The Heart of Prayer

Recently a small group of postulants from Companions of Christ visited the Solanus Center.  They were immediately drawn to the Beatitude statue of Catherine Doherty and were snapping “selfies” with her likeness.  As our conversation developed they offered that they lived only a short distance from Combermere, where Catherine’s Canadian Madonna House was located. The priest leading the group began to share a treasured story of her.

The story goes that one evening as a large group of folks were gathered for the evening meal in the large dining room where there were long rows of tables, a young woman asked Catherine, “how do you pray?”  Catherine, being the gruff Russian woman that she was, looked up from her plate and put down the fork she had been using to shove the goulash into her mouth.  She pushed back her chair, got up, and walked over to the woman.  Next, Catherine bent over the woman so that Catherine’s ear came to rest on the woman’s heart.  The room was completely quiet and all eyes were on Catherine and the woman.  Everyone began to grow a bit uncomfortable as the seconds turned into minutes and Catherine held her position.  Finally, after a good ten minutes, Catherine stood up, walked back to her seat and resumed eating.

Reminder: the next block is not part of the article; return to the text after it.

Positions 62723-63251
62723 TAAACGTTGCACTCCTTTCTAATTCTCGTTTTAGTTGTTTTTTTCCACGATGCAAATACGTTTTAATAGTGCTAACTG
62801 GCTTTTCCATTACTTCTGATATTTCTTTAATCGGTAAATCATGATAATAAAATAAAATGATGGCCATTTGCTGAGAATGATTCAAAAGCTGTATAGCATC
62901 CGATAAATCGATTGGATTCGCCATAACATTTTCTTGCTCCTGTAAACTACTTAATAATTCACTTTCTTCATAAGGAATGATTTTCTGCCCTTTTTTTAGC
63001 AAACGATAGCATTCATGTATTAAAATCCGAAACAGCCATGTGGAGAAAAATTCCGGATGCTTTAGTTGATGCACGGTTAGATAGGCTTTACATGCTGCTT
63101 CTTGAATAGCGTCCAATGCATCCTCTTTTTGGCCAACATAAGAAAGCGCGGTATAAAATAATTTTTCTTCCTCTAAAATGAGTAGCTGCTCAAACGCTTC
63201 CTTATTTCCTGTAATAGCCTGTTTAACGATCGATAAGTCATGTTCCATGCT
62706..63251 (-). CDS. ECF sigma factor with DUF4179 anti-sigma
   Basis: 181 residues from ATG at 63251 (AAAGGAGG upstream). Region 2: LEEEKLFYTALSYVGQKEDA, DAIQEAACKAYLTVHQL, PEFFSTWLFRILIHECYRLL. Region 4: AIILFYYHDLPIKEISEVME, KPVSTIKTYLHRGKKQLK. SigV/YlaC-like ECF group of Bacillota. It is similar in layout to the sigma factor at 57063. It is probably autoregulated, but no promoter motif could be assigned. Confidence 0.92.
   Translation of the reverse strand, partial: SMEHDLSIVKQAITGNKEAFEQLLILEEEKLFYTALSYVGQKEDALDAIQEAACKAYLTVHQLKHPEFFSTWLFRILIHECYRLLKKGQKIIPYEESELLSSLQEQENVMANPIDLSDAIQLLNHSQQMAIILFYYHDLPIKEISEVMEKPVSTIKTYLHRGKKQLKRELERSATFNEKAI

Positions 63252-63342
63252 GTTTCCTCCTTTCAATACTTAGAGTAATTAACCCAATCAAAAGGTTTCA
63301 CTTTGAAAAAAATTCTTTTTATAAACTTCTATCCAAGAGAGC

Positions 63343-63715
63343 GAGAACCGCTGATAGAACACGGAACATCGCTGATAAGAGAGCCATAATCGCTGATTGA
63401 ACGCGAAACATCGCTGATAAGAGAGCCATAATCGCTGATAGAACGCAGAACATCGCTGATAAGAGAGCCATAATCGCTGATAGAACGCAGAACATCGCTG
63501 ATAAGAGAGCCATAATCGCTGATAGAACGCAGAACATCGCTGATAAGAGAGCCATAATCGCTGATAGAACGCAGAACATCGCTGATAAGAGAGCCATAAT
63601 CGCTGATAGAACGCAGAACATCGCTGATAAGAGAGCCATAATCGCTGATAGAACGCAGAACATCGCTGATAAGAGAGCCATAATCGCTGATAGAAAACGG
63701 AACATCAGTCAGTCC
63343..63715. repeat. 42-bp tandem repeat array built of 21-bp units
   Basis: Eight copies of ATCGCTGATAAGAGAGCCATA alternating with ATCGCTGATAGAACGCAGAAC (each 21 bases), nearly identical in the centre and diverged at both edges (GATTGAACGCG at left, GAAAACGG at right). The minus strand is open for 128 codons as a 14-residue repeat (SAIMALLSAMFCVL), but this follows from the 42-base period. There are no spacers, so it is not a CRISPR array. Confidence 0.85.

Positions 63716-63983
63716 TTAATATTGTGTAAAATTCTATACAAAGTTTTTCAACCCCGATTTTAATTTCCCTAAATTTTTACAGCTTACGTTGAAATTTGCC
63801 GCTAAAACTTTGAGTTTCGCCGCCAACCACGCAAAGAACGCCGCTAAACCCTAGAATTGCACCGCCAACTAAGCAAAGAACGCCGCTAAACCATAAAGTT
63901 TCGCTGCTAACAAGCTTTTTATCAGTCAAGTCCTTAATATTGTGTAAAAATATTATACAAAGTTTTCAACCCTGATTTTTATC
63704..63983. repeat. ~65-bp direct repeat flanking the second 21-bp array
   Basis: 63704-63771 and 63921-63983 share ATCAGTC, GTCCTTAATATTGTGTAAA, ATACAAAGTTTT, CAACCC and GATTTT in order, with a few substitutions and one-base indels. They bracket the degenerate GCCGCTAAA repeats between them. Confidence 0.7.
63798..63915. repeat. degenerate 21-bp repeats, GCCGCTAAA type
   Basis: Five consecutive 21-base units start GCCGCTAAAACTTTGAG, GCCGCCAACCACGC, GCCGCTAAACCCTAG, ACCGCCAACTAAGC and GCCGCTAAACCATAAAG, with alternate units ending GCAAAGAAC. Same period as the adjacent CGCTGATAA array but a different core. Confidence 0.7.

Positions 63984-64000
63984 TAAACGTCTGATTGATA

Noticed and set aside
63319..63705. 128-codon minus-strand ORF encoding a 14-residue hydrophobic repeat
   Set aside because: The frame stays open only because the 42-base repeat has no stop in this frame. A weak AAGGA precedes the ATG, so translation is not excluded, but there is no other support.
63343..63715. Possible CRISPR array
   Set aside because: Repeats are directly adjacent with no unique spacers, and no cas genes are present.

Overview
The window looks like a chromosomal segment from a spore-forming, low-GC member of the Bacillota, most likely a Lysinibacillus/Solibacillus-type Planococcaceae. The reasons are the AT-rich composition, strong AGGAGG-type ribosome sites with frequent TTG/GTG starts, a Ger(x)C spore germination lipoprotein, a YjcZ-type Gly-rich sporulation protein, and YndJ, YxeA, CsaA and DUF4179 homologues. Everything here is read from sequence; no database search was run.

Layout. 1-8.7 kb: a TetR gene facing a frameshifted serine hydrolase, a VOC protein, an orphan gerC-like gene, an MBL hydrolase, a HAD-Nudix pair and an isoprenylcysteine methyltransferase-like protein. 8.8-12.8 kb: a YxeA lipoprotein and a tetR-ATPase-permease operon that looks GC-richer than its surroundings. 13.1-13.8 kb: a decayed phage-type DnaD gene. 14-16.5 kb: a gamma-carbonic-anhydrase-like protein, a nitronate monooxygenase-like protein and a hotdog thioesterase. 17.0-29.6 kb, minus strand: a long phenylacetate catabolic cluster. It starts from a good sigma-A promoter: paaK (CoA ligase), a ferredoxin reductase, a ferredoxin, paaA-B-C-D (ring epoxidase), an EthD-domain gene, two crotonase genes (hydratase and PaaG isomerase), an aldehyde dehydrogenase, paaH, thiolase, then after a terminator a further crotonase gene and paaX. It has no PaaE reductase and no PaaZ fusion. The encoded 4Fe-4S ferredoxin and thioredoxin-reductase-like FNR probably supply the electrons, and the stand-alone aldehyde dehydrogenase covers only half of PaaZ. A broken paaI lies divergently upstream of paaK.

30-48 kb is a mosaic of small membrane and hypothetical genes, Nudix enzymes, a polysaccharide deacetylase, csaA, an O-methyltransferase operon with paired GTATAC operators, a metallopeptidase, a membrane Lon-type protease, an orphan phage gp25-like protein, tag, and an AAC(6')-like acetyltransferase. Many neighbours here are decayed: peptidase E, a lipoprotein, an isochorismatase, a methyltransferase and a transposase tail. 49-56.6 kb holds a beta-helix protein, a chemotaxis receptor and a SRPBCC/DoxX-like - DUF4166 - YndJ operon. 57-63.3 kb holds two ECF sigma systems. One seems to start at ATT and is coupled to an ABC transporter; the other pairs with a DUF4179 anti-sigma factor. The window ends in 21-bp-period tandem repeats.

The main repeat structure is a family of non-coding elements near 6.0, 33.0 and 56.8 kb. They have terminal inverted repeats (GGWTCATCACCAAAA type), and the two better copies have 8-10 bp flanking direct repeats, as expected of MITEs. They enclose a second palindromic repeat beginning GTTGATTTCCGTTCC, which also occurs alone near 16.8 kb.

She doesn’t seem to have added any instructions or follow up explanation.

On the Madonna House website there is a short piece she wrote on prayer many years ago.  It fits well into the image described above. Prayer is that hunger for union with God which never lets go of us. It beats into our blood with the very beat of our hearts. It is a thirst that can be quenched by nothing except God.

Prayer is listening to the beat of one’s heart.  Prayer is being absorbed in one’s desire for God. Prayer is listening to God in our hearts.  It is more a presence or a passionate desire to be with God rather than a recitation of words.  One’s feelings seem to be part of the interior landscape as well.

In spiritual direction, interior landscape and the awareness of one’s feelings plays quite a role in hearing God’s voice.  In Ignatian Spirituality, consolations (peaceful, joyous, delightful feelings) and desolations (anxious, restless, sad feelings) give great insight.  God uses everything to reach us, even our feelings.  The good feelings help confirm that God is with us and for us.  The uncomfortable feelings help to direct us away from things not of God.  In prayer our awareness of these movements that come from our feelings becomes a helpful tool in better understanding where God is breaking through in our life.

Listening to the heart without rushing seems to be key for Catherine.  She offers us an example of not only prayerful moments, but a life of desiring God with all our being.

Submitted by Sally McCuen (Hospitality Coordinator at Solanus Casey Center)